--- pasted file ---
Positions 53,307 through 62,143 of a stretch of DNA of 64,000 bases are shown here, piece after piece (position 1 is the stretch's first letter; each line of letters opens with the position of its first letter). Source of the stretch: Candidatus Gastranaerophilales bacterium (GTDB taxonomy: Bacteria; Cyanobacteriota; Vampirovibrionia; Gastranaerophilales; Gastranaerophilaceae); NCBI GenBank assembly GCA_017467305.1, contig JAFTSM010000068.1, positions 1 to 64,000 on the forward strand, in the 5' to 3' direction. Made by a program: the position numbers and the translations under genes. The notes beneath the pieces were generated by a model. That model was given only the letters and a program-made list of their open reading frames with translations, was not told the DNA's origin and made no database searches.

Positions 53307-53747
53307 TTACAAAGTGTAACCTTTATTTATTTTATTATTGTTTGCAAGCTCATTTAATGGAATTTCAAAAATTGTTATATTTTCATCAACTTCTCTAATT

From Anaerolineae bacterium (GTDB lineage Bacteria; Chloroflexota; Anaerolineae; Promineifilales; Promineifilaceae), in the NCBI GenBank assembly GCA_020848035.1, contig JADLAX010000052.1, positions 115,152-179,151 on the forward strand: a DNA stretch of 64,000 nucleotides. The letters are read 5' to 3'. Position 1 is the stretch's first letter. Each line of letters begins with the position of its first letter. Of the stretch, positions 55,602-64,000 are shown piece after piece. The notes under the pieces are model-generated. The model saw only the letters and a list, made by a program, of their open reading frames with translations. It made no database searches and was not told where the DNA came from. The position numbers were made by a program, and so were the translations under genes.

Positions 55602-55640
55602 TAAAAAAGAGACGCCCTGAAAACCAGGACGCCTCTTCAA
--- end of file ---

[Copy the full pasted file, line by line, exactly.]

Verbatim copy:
Positions 53,307 through 62,143 of a stretch of DNA of 64,000 bases are shown here, piece after piece (position 1 is the stretch's first letter; each line of letters opens with the position of its first letter). Source of the stretch: Candidatus Gastranaerophilales bacterium (GTDB taxonomy: Bacteria; Cyanobacteriota; Vampirovibrionia; Gastranaerophilales; Gastranaerophilaceae); NCBI GenBank assembly GCA_017467305.1, contig JAFTSM010000068.1, positions 1 to 64,000 on the forward strand, in the 5' to 3' direction. Made by a program: the position numbers and the translations under genes. The notes beneath the pieces were generated by a model. That model was given only the letters and a program-made list of their open reading frames with translations, was not told the DNA's origin and made no database searches.

Positions 53307-53747
53307 TTACAAAGTGTAACCTTTATTTATTTTATTATTGTTTGCAAGCTCATTTAATGGAATTTCAAAAATTGTTATATTTTCATCAACTTCTCTAATT

From Anaerolineae bacterium (GTDB lineage Bacteria; Chloroflexota; Anaerolineae; Promineifilales; Promineifilaceae), in the NCBI GenBank assembly GCA_020848035.1, contig JADLAX010000052.1, positions 115,152-179,151 on the forward strand: a DNA stretch of 64,000 nucleotides. The letters are read 5' to 3'. Position 1 is the stretch's first letter. Each line of letters begins with the position of its first letter. Of the stretch, positions 55,602-64,000 are shown piece after piece. The notes under the pieces are model-generated. The model saw only the letters and a list, made by a program, of their open reading frames with translations. It made no database searches and was not told where the DNA came from. The position numbers were made by a program, and so were the translations under genes.

Positions 55602-55640
55602 TAAAAAAGAGACGCCCTGAAAACCAGGACGCCTCTTCAA